Contribution to the local community

The Planetary Carbon Standard (PCS) recognizes the importance of local community engagement in carbon crediting projects and requires the projects to incorporate the principles of Free, Prior, and Informed Consent (FPIC) and ensure the active participation of local stakeholders. This helps to ensure that the local community is involved in the decision-making process, benefits equitably from the project, and has a say in how the project is implemented.

By incorporating the principles of FPIC and ensuring local community engagement, PCS aims to ensure that the benefits of the project are equitably shared among all stakeholders.

Example: The TMZN rainforest conservation carbon credit project has a positive impact on the local community by providing various economic, social, and environmental benefits. The project has created employment opportunities through the recruitment of local people for various project-related activities such as monitoring, maintenance, and management. Additionally, the project can provide training and capacity-building programs for local people, enhancing their skills and knowledge, and improving their livelihoods.

The conservation of rainforests also has a significant social benefit for the local community. For example, the project can preserve the traditional land rights and cultural heritage of indigenous communities living in the forest. Moreover, the project can provide access to clean water and improve the quality of life by reducing air pollution and preventing soil erosion.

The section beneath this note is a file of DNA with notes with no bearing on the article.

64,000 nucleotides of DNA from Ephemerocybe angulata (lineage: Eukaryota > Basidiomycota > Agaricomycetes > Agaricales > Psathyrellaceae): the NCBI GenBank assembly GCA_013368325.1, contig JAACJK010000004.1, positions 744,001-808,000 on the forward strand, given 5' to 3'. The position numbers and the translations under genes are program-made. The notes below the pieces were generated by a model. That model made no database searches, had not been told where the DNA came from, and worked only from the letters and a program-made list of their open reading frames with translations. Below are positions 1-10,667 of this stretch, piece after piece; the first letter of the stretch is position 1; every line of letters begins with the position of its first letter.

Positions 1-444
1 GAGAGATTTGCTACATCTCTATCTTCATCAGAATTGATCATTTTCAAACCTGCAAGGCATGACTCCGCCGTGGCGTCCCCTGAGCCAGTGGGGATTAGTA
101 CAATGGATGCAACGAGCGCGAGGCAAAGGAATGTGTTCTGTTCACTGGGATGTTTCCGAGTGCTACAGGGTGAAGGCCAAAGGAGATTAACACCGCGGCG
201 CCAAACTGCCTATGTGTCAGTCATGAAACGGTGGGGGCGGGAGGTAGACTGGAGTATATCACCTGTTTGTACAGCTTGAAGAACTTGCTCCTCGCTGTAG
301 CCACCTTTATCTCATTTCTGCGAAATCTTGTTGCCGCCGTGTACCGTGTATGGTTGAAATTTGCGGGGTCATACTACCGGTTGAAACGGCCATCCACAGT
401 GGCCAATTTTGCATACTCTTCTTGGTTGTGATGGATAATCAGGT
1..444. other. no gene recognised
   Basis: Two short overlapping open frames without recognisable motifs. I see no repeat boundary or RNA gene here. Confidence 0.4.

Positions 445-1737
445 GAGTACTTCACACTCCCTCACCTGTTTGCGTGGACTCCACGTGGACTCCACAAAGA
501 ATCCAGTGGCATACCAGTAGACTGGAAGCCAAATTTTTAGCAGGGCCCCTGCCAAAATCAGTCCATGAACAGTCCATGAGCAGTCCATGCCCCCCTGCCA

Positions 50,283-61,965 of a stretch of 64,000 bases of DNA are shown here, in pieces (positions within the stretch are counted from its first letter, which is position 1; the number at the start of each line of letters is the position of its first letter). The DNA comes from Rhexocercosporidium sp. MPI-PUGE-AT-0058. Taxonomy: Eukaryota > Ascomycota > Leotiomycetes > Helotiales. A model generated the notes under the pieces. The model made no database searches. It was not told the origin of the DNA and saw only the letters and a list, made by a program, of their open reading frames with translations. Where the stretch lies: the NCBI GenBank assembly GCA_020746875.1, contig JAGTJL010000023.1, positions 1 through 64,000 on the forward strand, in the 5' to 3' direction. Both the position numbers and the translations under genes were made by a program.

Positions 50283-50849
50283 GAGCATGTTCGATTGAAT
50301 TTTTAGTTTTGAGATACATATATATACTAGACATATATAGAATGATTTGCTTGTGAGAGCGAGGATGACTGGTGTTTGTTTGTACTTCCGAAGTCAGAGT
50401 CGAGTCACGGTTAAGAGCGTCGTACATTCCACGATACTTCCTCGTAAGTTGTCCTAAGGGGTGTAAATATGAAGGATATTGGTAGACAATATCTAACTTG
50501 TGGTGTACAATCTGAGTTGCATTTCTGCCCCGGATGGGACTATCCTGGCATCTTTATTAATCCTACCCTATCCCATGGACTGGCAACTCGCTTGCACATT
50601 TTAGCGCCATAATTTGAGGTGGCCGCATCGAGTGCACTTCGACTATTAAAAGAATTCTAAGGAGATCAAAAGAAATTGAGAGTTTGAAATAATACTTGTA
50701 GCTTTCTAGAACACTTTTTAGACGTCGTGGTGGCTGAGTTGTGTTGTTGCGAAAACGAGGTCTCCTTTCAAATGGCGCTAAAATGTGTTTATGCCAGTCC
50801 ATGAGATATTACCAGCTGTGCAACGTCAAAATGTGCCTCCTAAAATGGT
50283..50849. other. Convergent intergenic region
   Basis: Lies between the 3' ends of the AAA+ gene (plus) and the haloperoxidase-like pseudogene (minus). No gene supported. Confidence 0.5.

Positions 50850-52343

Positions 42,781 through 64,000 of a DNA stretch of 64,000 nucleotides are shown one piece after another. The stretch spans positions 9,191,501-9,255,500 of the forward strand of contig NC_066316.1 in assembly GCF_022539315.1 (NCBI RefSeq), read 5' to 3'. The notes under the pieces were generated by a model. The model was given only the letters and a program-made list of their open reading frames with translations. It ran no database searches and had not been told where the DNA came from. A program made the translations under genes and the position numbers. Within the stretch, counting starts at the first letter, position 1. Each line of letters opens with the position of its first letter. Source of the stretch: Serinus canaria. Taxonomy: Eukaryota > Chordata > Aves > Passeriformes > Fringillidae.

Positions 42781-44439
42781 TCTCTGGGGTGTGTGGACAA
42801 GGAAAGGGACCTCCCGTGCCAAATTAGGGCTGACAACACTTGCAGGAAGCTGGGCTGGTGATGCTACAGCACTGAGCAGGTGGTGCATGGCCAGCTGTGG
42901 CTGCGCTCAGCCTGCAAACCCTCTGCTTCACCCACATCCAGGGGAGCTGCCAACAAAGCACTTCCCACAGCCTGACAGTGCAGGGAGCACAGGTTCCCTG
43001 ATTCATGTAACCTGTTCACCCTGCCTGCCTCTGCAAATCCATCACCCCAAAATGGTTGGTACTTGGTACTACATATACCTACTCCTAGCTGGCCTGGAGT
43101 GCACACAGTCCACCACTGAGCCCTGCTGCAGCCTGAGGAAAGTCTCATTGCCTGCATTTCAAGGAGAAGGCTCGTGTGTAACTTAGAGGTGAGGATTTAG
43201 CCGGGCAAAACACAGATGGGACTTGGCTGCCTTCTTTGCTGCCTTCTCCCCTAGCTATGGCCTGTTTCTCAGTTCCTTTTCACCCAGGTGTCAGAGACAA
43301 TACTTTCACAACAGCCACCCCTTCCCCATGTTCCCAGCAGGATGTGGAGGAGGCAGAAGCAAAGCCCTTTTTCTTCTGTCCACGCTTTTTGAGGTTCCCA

Furthermore, the TMZN rainforest conservation carbon credit project contributes to environmental sustainability by mitigating climate change, conserving biodiversity, and protecting ecosystems. The project can help to maintain the ecosystem services that the local community depends on for their livelihoods, such as water regulation, soil fertility, and natural resources.

  1. Antisocial Activities

Money Laundering

Money laundering in forest carbon projects can occur when individuals or organizations use these projects as a means to launder money obtained through criminal activities. Forest carbon projects involve the sale of carbon credits, which are generated by projects that reduce greenhouse gas emissions by conserving or restoring forests.

Money laundering in forest carbon projects can take many forms. For example, criminal organizations may use carbon credits as a way to "clean" money earned through illegal activities. They may buy the credits with illegal funds and then sell them on the open market as legitimate assets.

The Planetary Carbon Standard (PCS) has established strict guidelines and procedures to prevent money laundering in its carbon credit projects. PCS requires that project developers implement adequate due diligence procedures to ensure that all parties involved in the project, including buyers and sellers of carbon credits, are legitimate and comply with relevant laws and regulations.